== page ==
scorecardDon't skip strength training if you want to get better at running, according to a fitness coach
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Don't skip strength training if you want to get better at running, according to a fitness coach

Gabby Landsverk   

Don't skip strength training if you want to get better at running, according to a fitness coach
LifeScience3 min read
  • It's a myth that runners should avoid strength training, performance coach Chris Travis told Insider.
  • Building stronger lower body and core muscles can improve speed, efficiency, and endurance.

Skipping the weight room may be a bad idea, even if you prefer cardio, according to a fitness coach.

Many runners mistakenly avoid strength training because of misconceptions that it distracts from or even hinders their performance, says Chris Travis, owner and coach at Seattle Strength and Performance.

"They've been told that strength training is bad for running, and it's really the exact opposite," he told Insider. "Runners start to train with us and realize when they run less and add strength training, they're so much stronger, feel better in their run, and can go faster."

Incorporating strength workouts, especially for your legs and core muscles, can make you a better runner by improving your speed, endurance, and efficiency, Travis said.

Exercises like hip thrusts and leg curls target the glutes to boost speed and balance

Travis said that while some people are intimidated by strength training, the core philosophy of his gym is to make the benefits accessible to everyone, from total beginners to athletes in other sports.

"People who have never strength trained before have no idea what to expect. A lot of times they don't understand the benefits of strength training and how it can impact their lives," he said.

For runners, strength training helps cultivate more power, balance, and stability in the lower body, which translates to better speed, more resilience, and lower risk of injury.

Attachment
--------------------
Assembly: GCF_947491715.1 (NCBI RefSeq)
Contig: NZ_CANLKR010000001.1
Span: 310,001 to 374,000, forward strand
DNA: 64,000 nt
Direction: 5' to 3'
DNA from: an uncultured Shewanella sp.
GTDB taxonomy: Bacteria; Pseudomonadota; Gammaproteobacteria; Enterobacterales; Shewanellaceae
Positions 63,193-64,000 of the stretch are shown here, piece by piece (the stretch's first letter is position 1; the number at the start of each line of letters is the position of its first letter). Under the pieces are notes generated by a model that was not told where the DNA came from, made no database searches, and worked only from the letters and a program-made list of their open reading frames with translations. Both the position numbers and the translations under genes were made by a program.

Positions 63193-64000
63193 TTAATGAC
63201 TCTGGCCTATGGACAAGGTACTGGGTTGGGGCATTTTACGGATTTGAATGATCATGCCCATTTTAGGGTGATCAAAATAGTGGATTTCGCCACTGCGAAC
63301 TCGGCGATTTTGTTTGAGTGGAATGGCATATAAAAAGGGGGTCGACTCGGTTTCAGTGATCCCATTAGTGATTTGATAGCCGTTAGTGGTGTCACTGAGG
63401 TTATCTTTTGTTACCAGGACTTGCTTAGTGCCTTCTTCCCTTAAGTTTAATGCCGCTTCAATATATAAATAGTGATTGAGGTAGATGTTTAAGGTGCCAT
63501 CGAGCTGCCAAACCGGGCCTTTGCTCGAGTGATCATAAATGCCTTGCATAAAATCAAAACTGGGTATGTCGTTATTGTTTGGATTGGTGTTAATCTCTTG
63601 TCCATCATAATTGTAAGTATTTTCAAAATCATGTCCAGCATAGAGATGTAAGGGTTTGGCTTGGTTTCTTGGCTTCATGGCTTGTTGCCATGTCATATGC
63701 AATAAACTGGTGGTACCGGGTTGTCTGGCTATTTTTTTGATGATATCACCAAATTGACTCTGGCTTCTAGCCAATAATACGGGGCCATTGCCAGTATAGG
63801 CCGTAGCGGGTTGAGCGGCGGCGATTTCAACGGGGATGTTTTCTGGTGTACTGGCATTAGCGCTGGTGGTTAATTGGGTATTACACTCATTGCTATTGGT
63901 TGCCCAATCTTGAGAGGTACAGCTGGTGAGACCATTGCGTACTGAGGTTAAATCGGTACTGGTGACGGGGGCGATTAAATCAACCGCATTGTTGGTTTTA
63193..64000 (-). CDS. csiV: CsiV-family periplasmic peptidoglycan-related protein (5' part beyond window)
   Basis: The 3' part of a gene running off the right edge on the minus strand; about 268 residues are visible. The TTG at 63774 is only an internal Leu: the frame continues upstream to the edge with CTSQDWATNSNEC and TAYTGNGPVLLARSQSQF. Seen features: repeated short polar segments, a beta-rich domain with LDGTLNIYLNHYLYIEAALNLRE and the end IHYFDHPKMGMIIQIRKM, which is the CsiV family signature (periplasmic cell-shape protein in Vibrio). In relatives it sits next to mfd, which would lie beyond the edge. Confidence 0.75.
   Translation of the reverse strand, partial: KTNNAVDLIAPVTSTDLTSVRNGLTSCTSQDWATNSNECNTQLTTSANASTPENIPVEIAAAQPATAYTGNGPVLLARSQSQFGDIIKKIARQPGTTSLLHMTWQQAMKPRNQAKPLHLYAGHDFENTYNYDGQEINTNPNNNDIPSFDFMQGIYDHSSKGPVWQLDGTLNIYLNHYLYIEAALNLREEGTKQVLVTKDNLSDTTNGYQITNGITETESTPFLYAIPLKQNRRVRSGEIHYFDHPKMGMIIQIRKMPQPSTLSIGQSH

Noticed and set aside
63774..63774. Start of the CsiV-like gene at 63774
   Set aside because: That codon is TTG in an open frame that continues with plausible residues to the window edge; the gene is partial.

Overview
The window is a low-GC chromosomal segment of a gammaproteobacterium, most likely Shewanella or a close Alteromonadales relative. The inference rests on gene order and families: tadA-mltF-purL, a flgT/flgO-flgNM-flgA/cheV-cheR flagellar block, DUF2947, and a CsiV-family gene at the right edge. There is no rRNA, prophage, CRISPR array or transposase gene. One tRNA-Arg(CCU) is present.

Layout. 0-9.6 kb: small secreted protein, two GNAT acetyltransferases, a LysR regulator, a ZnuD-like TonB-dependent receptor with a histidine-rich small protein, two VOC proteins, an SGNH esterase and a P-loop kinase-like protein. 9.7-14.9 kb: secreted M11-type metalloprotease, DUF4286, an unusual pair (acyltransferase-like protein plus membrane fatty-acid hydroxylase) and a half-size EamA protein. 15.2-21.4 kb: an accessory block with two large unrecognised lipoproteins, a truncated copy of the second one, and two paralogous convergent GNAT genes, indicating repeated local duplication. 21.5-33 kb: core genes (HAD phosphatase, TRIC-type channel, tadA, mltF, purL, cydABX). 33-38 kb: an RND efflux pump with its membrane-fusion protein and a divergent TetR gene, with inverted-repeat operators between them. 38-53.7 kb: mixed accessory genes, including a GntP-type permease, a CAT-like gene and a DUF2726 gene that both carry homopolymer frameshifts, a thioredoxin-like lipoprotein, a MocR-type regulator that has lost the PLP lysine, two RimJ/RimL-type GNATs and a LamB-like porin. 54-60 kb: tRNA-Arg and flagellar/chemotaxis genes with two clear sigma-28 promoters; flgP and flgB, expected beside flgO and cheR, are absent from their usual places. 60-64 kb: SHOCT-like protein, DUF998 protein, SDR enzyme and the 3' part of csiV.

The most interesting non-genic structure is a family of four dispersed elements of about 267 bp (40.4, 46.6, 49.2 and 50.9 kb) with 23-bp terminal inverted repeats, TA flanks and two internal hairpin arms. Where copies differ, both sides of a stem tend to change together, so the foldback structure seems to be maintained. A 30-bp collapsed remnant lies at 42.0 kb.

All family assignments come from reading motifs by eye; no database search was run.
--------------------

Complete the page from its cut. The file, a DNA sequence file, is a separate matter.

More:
Travis recommends athletes work on the posterior chain, the muscles on the back of the legs including the glutes and hamstrings, since they often get less attention than the quads on the front of the legs.

"People want to go very quad dominant in their training but actually when you're running, the glute is the biggest muscle in the lower body and is going to help you so much in your running efficiency," he said.

To target your posterior chain, work on exercises like hip thrusts or glute bridges (with one or both legs), and stability ball leg curls, Travis said.

Core exercises like the Pallof press and farmer carry can improve stability to make running more efficient

You may not think of running as a core exercise, but stabilizing through your abs is an important part of being able to generate power for better performance, Travis said.

"Your core helps connect the top and bottom half of your body as you're running. The more we can strengthen those areas, that's only going to increase your endurance and your ability to run faster," he said.

Start by working on excellent form in basic exercises such as dead bugs or a plank hold, then practice a side plank hold, Travis said.

As you get more advanced, Travis recommendations core exercises that train your body to resist rotation, such as the Pallof press or weighted plank drags.

But your core isn't just abs — healthy hip muscles are a key component that helps prevent injury and provide stability during a run.

Exercises like the Copenhagen plank can help you build strength in your hips as well as your abdominal muscles, Travis said.

To light up your whole core, including glutes, hips, abs, and back muscles, grab some weights and try a farmer carry, walking with with a dumbbell or kettlebell in each hand.

Another variation, the suitcase carry, involves a weight on just one side, forcing your core to work even harder to balance.

Research suggests core exercise improves performance by making runners more efficient, and having stronger hips may help reduce pain and injuries in other joints, such as the knees.